DENVER The governors office is making a push to make sure young children learn to read, an effort that might include keeping students in third grade until they know how.
One out of four Colorado students cant read by the end of third grade, a crucial year that often determines childrens success into adulthood. Last year, 16,000 third-graders failed to pass reading tests.
That means we have 16,000 kids who are going to have a harder time, said Gov. John Hickenlooper at a literacy meeting his office sponsored last month. The probability that theyre going to end up in jail, the probability that theyre going to drop out, the probability that there will be significant additional costs to your taxes, all that goes up dramatically just by the simple fact that we cant get them reading.
Lt. Gov. Joe Garcia took a statewide bus tour to talk about ways to get kids reading, a sign that the Literacy Matters effort is emerging as one of the major initiatives of the Hickenlooper administration.
Garcia hopes to engage parents and teachers and also maybe state legislators, who would need to approve legal changes.
Garcia said he will not start pushing changes to the law until he reaches out to more people, but one of the many strategies he and allies are considering is to stop promoting kids who cant read to fourth grade.
The option is listed in a 26-page Draft Literacy Action Plan that is labeled Confidential Work Product for the Lieutenant Governor.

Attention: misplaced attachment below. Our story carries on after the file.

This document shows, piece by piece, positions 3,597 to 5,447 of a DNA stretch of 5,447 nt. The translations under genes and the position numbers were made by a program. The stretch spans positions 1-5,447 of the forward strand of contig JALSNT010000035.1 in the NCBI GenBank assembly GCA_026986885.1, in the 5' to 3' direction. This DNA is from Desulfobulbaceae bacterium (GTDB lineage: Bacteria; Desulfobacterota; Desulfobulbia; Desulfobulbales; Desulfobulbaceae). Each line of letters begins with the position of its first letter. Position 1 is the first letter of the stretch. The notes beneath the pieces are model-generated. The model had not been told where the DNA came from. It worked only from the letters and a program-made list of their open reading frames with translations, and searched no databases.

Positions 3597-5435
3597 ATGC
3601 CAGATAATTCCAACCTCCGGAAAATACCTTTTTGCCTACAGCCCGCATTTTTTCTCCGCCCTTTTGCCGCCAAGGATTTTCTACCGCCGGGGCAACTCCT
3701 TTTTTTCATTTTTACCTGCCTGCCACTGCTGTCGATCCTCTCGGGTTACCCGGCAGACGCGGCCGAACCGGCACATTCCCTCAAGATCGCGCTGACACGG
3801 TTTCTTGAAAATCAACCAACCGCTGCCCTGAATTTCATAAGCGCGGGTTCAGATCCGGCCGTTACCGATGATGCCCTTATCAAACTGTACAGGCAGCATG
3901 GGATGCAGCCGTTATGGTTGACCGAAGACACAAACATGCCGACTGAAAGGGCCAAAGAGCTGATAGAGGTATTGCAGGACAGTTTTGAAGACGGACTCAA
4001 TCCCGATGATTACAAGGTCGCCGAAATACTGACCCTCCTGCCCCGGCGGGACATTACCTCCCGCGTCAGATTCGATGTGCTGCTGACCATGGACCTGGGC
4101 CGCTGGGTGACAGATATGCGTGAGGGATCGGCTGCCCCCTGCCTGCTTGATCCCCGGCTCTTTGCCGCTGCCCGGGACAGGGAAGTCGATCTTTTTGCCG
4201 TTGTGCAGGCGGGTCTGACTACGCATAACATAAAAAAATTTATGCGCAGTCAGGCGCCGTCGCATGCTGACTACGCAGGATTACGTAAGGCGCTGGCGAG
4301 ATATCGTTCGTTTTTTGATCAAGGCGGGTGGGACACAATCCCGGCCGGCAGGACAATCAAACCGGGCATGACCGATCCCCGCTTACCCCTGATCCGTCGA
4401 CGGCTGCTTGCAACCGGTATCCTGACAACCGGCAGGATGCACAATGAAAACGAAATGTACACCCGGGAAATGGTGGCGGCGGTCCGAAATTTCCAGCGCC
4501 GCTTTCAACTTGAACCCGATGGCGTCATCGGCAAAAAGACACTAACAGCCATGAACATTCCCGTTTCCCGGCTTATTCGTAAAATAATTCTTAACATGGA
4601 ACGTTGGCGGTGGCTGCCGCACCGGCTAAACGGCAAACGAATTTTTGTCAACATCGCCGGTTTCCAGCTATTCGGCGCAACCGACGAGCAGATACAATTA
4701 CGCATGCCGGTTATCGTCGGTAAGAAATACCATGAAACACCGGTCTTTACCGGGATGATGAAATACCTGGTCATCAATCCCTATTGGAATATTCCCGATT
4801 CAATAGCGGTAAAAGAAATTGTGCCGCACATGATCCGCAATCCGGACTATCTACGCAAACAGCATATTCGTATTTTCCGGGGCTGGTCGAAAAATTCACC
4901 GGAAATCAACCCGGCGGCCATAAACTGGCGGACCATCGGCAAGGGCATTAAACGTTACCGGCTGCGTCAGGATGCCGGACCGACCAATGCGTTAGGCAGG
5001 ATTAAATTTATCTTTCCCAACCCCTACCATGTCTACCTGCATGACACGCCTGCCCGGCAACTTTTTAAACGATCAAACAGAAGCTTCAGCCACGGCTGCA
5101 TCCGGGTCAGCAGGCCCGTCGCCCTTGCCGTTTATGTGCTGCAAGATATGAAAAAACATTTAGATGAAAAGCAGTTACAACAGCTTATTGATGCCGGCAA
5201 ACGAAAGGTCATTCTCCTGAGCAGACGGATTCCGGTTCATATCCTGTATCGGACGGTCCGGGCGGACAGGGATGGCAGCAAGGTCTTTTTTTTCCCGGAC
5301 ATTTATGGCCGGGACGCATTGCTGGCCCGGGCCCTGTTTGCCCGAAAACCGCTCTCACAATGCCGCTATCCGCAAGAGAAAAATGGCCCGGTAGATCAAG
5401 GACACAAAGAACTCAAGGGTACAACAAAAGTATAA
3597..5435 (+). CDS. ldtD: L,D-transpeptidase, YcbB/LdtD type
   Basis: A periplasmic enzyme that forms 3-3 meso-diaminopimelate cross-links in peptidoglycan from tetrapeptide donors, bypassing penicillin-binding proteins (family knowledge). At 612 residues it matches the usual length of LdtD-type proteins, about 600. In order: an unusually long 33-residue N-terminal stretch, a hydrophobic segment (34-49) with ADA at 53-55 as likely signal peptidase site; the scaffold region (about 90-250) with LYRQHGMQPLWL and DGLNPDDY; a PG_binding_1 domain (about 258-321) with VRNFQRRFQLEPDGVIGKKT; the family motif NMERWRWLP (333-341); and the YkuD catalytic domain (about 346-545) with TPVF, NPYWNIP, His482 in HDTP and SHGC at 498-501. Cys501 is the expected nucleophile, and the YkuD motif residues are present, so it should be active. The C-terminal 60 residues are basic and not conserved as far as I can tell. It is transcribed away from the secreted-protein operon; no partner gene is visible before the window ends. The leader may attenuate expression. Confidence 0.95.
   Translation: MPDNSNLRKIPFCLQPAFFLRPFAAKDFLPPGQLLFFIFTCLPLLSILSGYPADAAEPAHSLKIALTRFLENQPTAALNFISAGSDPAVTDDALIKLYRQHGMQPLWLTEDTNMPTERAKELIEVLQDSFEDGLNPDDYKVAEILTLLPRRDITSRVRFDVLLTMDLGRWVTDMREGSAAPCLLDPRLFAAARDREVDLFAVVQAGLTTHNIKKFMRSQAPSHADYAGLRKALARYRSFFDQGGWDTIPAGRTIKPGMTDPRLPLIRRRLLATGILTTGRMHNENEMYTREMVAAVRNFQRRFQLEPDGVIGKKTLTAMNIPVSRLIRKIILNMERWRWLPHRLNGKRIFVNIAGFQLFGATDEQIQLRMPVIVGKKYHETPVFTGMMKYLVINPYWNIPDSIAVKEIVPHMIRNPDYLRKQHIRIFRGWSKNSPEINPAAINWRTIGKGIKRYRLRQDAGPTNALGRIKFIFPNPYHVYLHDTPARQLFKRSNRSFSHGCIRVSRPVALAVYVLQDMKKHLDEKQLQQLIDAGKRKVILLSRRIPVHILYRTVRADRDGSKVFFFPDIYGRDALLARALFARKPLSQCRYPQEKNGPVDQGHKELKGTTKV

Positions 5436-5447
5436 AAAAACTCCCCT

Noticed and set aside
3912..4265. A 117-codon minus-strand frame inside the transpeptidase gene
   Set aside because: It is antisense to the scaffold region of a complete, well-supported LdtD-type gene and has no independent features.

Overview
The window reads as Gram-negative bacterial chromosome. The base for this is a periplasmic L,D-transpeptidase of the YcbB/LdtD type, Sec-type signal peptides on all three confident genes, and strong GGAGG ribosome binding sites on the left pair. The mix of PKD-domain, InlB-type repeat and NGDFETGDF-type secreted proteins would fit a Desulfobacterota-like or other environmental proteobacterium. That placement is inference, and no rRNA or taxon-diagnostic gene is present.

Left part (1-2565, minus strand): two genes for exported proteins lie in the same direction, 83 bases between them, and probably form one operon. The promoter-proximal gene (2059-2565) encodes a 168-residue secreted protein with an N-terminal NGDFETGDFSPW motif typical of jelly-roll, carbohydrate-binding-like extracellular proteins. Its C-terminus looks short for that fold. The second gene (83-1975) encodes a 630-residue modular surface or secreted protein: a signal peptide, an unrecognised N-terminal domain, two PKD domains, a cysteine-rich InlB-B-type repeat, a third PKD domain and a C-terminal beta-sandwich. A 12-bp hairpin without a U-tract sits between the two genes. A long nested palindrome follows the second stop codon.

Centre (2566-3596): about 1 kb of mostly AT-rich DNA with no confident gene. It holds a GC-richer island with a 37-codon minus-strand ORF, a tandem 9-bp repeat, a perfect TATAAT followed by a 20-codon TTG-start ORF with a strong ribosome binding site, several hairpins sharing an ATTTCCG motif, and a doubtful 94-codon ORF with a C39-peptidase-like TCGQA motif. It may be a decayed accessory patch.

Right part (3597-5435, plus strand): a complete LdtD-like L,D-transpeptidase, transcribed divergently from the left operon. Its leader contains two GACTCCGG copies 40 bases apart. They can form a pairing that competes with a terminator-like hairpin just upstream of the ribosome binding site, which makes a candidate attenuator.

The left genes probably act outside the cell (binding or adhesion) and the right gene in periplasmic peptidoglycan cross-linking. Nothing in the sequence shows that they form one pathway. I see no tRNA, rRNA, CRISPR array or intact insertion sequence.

In an interview, Garcia confirmed that the idea is being considered, but it is not the core of his plan.
I think we need to have a more comprehensive approach that provides the right interventions to students identified well before theyre in third grade, Garcia said.
The effort starts even before children enter school, Garcia said. Literacy researchers say that by age 3, children in talkative families hear 30 million more words than kids in non-communicative families.
We need to remind parents that they are the most important teachers their kids will ever have, Garcia told people at a Literacy Matters meeting in Denver.
Educators see third grade as a critical turning point. A mantra of the literacy group is that until third grade, students learn to read; after third grade, they read to learn.
Garcias Literacy Matters team is working with charities such as United Way to spread the word and recruit volunteers who can help kids learn to read in school or in after-school groups.
Although the state is cutting its school budget, financial resources matter, too, Garcia said, noting that wealthy towns are more likely to support preschools and full-day kindergartens.
The gap is obvious when comparing Durango, where just 13 percent of third-graders cant read, with the poorer town of Alamosa, where 30 percent of third-graders cant read.
Among the middle-class white population, its a given that kids will be reading by third grade, Garcia said.
But children in some of the fastest-growing groups in Colorado, including Hispanics, are less likely to be successful readers.
If what we care about is having a well-educated workforce in Colorado, we need to concentrate on those demographic groups we have not served very well through our public education system, Garcia said.